The Schiller water bike was created by someone who loves cycling so much… he took it to the water! This bizarre but awesome sport is taking over the water and here’s everything you need to know about it.
Water + Bike
Judah Schiller is known for being the first person to ride a bike across the San Francisco Bay and Hudson River. He achieved this in 2013 and in the following year, he created the Schiller Water Bike. It looks like a bike-catamaran hybrid with two pontoons and two timber (or aluminum) steps. The latter helps you get on it and, give you something to rest your feet on after pedaling.
Just like bicycles on land, it has a handlebar that controls the propeller drive unit. Not to mention Marine-grade alloy and stainless steel are used for its metal parts, so it won’t deteriorate easily. There’s a choice between a 15-pitch which is the standard, a 14-pitch that has less resistance and easier to pedal and, a 16-pitch which has more resistance but allows you to have more speed.
You’ll have smooth rides in shallow waters, but a crosswind can be tricky. It’s important to learn the quick reverse pedal to avoid obstacles. If you’re looking for something other than jet skiing, wake-boarding or fly-boarding then, riding a Schiller water bike is a must-try. It’s environmentally friendly because all you need to get it moving is your legs.
This invention has become more popular since 2014. Schiller once said he expects hotels to buy his water bikes as well as boating enthusiasts. That has become a reality because around 14 hotels all over the world now have Schiller Water Bikes. This year, they expect this number to reach 21.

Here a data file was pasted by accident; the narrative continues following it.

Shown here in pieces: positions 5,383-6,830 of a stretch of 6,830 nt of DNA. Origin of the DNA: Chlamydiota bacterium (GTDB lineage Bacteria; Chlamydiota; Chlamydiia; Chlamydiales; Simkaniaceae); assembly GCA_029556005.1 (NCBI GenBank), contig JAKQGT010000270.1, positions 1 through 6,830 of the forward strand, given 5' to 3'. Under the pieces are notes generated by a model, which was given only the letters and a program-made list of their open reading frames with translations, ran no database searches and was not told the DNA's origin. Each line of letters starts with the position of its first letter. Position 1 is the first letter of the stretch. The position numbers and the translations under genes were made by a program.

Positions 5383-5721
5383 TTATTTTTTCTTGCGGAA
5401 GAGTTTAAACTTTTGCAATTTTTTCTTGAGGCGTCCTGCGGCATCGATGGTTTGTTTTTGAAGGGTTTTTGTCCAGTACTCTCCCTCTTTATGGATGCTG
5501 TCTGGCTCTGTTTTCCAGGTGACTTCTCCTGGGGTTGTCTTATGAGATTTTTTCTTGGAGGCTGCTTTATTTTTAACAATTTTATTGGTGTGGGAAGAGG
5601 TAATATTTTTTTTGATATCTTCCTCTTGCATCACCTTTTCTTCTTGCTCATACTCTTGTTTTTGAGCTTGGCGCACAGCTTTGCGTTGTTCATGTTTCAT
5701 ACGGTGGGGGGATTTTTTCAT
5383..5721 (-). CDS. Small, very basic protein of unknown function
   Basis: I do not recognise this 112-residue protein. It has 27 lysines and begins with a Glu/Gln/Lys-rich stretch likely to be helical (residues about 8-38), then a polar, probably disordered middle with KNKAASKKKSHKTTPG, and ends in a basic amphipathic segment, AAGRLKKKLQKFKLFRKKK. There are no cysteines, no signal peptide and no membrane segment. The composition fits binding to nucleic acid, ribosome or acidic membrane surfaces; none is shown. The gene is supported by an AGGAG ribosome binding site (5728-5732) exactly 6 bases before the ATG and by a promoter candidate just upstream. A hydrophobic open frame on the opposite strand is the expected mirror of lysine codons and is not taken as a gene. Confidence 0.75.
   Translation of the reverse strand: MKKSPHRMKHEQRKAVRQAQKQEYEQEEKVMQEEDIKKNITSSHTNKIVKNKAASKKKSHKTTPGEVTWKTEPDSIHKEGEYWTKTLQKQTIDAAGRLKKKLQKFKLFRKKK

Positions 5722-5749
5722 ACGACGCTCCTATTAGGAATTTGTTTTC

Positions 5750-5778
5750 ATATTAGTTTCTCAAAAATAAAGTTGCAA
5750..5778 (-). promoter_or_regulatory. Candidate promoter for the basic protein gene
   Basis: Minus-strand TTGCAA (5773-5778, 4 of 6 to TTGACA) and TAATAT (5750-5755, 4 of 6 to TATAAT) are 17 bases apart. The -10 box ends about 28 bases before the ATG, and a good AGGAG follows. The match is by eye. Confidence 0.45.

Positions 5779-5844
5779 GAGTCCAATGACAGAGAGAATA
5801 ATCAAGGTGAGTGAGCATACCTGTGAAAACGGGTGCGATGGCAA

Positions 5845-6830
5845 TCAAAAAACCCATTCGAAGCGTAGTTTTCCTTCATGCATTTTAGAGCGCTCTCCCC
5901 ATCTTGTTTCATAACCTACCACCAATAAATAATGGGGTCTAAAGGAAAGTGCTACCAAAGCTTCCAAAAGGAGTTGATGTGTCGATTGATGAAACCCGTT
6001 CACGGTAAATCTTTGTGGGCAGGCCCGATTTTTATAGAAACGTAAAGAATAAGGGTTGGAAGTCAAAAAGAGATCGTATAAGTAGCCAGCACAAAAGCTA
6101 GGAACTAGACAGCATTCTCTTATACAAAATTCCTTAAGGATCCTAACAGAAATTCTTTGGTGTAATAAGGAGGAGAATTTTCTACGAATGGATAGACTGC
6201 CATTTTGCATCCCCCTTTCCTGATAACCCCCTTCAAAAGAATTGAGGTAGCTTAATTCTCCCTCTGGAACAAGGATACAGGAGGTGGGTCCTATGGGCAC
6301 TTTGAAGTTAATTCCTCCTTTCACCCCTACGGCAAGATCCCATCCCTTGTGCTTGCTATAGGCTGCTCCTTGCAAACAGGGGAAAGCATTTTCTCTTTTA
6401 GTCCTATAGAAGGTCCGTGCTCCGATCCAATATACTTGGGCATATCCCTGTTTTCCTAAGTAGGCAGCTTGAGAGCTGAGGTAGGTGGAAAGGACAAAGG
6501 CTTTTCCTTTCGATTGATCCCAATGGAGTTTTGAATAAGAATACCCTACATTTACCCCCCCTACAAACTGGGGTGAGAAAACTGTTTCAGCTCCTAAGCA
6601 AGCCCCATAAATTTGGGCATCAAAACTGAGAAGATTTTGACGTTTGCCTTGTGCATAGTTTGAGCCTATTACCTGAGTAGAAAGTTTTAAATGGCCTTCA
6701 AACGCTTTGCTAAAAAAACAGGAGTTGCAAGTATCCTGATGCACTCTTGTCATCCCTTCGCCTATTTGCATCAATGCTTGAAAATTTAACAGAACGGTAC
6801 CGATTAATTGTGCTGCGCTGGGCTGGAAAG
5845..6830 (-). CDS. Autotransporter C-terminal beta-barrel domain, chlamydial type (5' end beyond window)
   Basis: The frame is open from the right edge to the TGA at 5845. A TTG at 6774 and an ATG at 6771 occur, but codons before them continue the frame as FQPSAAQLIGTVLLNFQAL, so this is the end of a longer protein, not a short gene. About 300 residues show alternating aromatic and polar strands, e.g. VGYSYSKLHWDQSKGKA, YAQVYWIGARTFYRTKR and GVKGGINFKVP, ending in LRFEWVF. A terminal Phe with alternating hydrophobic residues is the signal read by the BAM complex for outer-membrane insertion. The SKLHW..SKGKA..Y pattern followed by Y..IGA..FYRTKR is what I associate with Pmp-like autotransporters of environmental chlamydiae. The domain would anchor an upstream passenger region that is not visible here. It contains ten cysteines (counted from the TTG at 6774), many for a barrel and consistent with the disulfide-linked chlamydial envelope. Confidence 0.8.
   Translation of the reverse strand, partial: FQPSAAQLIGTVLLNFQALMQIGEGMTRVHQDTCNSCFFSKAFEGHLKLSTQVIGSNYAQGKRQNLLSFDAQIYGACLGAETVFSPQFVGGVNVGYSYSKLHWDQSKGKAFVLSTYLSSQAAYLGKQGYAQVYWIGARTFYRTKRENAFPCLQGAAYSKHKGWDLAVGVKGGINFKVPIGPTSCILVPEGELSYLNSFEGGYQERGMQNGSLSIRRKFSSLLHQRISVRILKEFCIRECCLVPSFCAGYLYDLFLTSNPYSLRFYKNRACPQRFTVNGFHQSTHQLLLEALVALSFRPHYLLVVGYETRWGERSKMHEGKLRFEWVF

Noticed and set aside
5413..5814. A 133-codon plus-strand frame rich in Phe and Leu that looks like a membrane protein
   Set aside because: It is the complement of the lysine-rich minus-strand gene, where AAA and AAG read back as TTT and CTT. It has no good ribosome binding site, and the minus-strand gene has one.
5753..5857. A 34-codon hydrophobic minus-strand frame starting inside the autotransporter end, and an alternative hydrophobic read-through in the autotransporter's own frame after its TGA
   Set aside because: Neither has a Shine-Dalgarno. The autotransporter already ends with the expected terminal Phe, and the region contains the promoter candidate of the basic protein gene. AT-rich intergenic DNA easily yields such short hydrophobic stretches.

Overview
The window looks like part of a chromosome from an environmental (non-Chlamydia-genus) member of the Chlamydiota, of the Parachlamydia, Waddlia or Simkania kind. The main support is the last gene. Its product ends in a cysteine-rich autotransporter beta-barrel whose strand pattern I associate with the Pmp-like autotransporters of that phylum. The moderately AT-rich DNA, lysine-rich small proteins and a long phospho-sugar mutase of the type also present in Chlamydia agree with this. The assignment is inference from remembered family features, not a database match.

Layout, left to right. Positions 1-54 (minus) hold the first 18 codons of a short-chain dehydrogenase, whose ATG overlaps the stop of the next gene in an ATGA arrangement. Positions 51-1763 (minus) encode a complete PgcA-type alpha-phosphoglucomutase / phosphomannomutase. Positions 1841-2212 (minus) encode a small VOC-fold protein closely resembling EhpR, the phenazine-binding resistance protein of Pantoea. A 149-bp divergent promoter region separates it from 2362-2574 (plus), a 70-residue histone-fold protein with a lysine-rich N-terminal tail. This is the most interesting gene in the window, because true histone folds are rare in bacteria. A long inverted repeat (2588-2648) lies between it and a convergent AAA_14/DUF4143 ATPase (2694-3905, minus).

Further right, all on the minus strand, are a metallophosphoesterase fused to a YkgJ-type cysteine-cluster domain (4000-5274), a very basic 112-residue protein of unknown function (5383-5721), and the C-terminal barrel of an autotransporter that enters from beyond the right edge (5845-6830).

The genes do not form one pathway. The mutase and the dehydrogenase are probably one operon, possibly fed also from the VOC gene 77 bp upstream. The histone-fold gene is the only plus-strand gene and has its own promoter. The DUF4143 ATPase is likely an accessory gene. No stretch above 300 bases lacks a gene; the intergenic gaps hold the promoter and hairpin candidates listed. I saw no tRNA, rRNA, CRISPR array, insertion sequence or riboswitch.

Exercise in style
Rather than cycling inside a gym, why not cycle on the open water? Riding a Schiller Water Bike can be quite physical, especially the longer rides. To make planning a little easier, some early adopters have already charted some routes.
The makers of the water bike are organising a race in the South of France to boost exposure. If they are successful, those interested may have the chance to participate very soon.
Is it portable?
The Schiller water bike looks big, but its design allows you to fit it in the backseat of a medium sized vehicle. The pontoons, along with everything else can fit in a regular-size boot. You’re probably worried that you will damage it when you store it but, the pontoons are made of a tough PVC material. It will not be scratched when you stack aluminium bracing points on top of it. There’s no particular order of assembling its parts and, you can finish the whole process in 20 minutes. Carrying it alone is easy in short distances, but you will need help for long distances.
- One hand/electric/battery pump
- Two inflatable pontoons
- Two timber or aluminum steps
- Four aluminum cross members
- One removable propeller drive
Not your ordinary bike
The Schiller Water Bike S1-C is available in Australia for $8000 — a pretty steep price to pay for a whole lot of fun! Described as hydrodynamic, the Schiller S1-C is the more high-end variant of the water bikes from Schiller. Need help in financing your new summer thrill?